An estimated 5,000 people with asthma end up in hospital each day. A number of those hospital visits could be avoided; as many as 75% of patients are using their inhalers improperly.
Cambridge Consultants developed the T-Haler, a device designed to help asthma suffers better monitor their use of their inhaler. Fitted with Wi-Fi and sensors, the T-Haler feeds back real-time usage data. The design firm claims that, with just three minutes of training with the T-Haler, proper use of inhalers skyrockets from 20% to 60%.
The prototype also uses gamification to encourage proper use of the tool.
Why it matters
Being dependant of a inhaler can be considerably inconvenient, but adding a layer of gamification can make the experience more bearable. It could eventually improve interactivity and engagement by helping consumers learn how to use it properly in a quick, fun and easy way.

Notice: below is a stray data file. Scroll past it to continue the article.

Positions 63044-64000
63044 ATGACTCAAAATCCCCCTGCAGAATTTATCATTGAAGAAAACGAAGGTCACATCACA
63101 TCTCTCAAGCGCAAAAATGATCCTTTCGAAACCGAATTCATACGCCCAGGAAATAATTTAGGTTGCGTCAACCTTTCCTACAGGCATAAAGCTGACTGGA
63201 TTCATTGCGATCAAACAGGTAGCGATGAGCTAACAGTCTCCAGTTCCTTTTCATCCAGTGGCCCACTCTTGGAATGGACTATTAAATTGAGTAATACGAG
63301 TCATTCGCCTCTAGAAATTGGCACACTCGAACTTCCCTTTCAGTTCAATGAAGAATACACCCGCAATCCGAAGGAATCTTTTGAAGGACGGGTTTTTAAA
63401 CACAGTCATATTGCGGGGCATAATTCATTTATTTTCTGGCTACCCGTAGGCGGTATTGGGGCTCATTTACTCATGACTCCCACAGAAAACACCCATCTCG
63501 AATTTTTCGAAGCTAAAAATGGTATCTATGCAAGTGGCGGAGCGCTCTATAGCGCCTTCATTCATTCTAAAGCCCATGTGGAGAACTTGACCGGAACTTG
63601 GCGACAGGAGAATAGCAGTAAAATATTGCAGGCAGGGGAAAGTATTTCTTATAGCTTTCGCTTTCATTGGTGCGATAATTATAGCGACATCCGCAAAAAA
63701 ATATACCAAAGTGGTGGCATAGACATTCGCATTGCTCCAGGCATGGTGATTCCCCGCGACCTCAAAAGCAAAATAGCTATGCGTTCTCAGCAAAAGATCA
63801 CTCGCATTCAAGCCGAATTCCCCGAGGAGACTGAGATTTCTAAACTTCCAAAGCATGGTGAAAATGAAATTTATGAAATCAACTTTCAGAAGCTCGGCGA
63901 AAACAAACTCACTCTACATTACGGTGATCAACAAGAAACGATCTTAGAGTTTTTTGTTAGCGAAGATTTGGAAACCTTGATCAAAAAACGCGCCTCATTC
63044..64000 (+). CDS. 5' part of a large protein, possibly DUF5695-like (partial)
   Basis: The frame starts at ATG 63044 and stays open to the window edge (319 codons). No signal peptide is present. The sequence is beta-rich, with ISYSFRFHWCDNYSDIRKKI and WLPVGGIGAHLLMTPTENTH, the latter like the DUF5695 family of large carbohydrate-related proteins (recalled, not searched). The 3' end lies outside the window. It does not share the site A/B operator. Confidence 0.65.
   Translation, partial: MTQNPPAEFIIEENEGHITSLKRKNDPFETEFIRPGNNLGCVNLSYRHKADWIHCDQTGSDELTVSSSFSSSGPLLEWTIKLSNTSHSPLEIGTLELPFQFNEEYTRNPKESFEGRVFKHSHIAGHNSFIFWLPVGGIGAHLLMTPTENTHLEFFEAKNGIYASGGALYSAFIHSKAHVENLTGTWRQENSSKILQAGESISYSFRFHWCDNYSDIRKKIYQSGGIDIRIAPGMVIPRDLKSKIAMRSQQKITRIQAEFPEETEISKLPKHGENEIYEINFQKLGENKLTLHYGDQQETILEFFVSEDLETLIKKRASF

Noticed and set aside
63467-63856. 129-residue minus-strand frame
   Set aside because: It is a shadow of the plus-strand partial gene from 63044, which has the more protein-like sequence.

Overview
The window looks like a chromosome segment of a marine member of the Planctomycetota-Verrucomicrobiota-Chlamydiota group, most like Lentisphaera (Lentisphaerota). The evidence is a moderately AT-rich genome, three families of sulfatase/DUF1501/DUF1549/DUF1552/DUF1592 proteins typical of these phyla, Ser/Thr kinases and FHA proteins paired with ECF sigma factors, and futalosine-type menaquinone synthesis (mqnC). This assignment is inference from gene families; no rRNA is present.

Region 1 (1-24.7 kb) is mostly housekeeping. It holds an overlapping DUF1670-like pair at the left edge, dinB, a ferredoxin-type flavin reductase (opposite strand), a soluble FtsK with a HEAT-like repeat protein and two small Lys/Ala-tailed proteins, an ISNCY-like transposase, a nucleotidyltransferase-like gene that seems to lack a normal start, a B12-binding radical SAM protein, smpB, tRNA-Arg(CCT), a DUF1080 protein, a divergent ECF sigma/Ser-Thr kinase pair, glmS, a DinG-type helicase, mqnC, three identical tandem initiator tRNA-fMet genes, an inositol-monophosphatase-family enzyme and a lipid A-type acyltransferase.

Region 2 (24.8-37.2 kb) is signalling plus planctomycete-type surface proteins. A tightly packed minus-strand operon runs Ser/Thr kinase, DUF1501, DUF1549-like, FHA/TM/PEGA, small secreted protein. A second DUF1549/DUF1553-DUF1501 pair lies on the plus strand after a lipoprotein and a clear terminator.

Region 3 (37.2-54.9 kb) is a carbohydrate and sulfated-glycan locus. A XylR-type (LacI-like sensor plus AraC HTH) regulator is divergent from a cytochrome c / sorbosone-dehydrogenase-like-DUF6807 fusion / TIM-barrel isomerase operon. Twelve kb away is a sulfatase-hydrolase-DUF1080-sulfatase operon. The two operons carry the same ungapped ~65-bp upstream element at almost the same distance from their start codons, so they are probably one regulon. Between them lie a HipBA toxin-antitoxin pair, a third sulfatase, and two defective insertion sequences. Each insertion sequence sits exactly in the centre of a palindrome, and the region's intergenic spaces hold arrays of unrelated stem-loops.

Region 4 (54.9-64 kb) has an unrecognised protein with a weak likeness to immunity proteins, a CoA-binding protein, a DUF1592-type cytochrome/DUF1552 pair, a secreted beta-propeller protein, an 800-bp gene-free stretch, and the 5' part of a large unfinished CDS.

What if all “boring” products could be presented as a game rather than simply having instructions and illustrations in a booklet? Could the health market become fun and help patients become more compliant?
Drugstores across America will be selling tests to scan their genes for a propensity for Alzheimer’s disease, breast cancer, diabetes or other ailments. The test also promises users insights into how caffeine, cholesterol-lowering drugs and blood thinners might affect them.
A healthy sugar alternative will start appearing on health store shelves from this month. Stevia, a South American shrub with very sweet leaves, was approved by the European Food Safety Authority for use in the EU in early December 2011. As a sweetener which is low carb, 300 times sweeter than cane sugar and has almost no impact on blood sugar levels, it will be of special interest to those with blood sugar and weight management concerns.